03 Sep Getting the harvest on track
Autumn rainfalls of above average in most of Victoria and New South Wales this year mean busy times ahead for Shaun Thorneycroft, whose business, Precise Header & Ag Repairs, helps more than 70 growers in north-west Victoria with their header services each year.
With over 17 years of header servicing and repair experience, Shaun has been working with BSC’s Swan Hill branch for the past few years to source spare parts and consumables for his customers’ harvesting equipment.
The past couple of years have not been easy on the growers in the region as they dealt with the effects of a drought that had continued since early 2017. During these times, Shaun says many growers were conducting only bare bone maintenance on their harvest equipment to minimise their servicing costs.
“Some customers prefer the lower upfront cost that they can get by choosing aftermarket parts rather than parts provided by the original equipment manufacturers (OEMs). This is where we work extensively with BSC to source reliable parts to repair our customers’ machinery,” says Shaun.
Shaun says he has been using Carlisle belts by Timken to replace header belts on customers’ equipment, with the customers being very satisfied with the OEM quality and the cost-competitiveness of the belts.
“The cost factor is a big one in our work, but so is reliability. We would not use the belts unless we were sure that they’ll work through multiple harvest seasons, saving our customers from having to replace the belts each season.”
And as Steve McDonald, Carlisle’s Global Sales Development Manager, explains, belts such as the Carlisle Super Ag-Drive belt series offer nothing short of the OEM-supplied belts in terms of quality and durability.
“The Super Ag-Drive belt line is an OEM replacement line. In designing and manufacturing these belts, our goal is to produce a product that is equivalent to or better than what the customer would receive originally with the product from the OEM.
Carlisle belts have been manufactured in the US for over 100 years. The billionth Carlisle belt was sold in 2015. This was also the year Carlisle Belts was acquired by Timken. McDonald says since the acquisition, the brand has had the opportunity to reach even more global markets.
“Since Timken acquired Carlisle, we have been working on making the belts even more global. Because Timken is a very global company, it provides opportunities for us to reach out to regions where we were not doing business previously. In Australia, we have had a good, long history of working with BSC,” he concludes.
As a national distributor of belts and drive solutions in Australia, BSC carries an extensive range of Carlisle belts across its network of branches and distribution centres.
Steve Hittmann, BSC’s National Product Manager for Mechanical Drive Systems and Belt Drives, says farmers need to start checking their harvesting equipment early on to avoid any unwanted breakdowns when the harvesting is in full swing.
“When the time comes to harvest the crops, it is essential that the machinery required to do the job does so quickly and reliably. This is when we can rely on the quality and availability of the Carlisle product,” he says. “The BSC staff have many years of experience and they can problem solve and offer upgraded belts to customers. With the backup from the Carlisle engineering team in the US, we certainly offer a formidable team and solution for all our customers.”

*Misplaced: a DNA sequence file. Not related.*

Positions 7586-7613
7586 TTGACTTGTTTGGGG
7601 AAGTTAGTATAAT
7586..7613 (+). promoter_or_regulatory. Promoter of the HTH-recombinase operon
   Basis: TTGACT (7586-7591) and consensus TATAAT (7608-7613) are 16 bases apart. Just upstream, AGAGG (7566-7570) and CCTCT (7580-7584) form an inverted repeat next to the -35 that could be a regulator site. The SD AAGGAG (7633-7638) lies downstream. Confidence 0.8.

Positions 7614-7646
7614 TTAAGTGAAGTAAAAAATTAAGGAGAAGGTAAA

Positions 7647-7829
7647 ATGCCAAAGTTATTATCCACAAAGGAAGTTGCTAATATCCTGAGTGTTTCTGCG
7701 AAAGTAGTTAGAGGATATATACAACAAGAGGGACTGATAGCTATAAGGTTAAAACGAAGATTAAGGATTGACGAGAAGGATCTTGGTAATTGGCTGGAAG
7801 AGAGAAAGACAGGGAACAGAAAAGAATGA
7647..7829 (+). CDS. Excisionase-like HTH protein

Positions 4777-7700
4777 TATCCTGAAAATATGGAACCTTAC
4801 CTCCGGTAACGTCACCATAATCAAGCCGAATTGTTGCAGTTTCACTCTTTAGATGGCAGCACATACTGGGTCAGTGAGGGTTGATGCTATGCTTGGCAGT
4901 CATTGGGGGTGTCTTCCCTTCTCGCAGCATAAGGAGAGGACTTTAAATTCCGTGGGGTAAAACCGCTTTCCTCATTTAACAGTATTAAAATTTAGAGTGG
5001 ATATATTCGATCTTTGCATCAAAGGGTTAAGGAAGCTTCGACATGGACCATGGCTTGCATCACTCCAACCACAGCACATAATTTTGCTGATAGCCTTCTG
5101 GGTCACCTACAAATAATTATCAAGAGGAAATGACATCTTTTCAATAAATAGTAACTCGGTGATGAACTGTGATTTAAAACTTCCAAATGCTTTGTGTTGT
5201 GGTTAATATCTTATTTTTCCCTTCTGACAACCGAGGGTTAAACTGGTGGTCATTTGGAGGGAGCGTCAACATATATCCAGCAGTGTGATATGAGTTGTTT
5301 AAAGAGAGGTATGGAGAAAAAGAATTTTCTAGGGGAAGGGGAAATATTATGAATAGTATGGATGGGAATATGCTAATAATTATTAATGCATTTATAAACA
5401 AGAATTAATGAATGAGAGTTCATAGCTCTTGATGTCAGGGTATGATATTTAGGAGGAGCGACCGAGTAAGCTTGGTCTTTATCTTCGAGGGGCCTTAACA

Carlisle’s Super Ag-Drive belt series, includes v-belts, double-v, banded/joined and variable speed (adjustable) belts, that are designed specifically for use on harvesting machines. As McDonald explains, the longevity and durability of the belt series is due to the manufacturing technique and materials used in their production.
“Belts used in agricultural machinery go through a lot of dynamic conditions. So, they need to provide not just high strength under tension, but also the ability to be flexed in multiple directions around multiple pulleys. The Carlisle Super Ag-Drive belts for agricultural machinery are designed to make sure that they meet the needs of that specific application,” he says.
“For example, the Super Ag-Drive variable speed belts are made with a material called Ethylene Propylene Diene Monomer (EPDM), which is durable and resistant to oil, heat, hardening and glazing. EPDM has a broad operating temperature range, so the belts combine high wear resistance with high temperature resistance. Another feature of the belts in the Super Ag-Drive belt series is that all of belts are made with aramid cords, which offer the highest tensile strength and stability under high shock loads. For the wrapped moulded belts, including the banded belts, we use a belt structure known as tie-band, which is very good in preventing the grains, kernels or other foreign material from entering the drive and damaging the belts.”
While Carlisle tests its belts extensively, both in its ISO 9001-certified facilities in the US and in farmers’ fields across the US, a large fast food chain customer confirms that the belts can easily withstand the arduous working conditions in Australia and other countries.
“In the US, conditions in the southwest or even the midwest are drier than the rest of the country and would be very similar to what you see in Australia. That’s where the EPDM is really needed and can offer better performance under high temperature. In the upper midwest parts of the US, the harvesting conditions are harsher as far as the crop conditions go, because there tends to be a lot of weed in the crop, so that harvesting the crop can be more taxing on the belts and the drives. So, you get different degrees of difficulty in harvesting conditions in the US, which is quite similar to what you have in Australia.”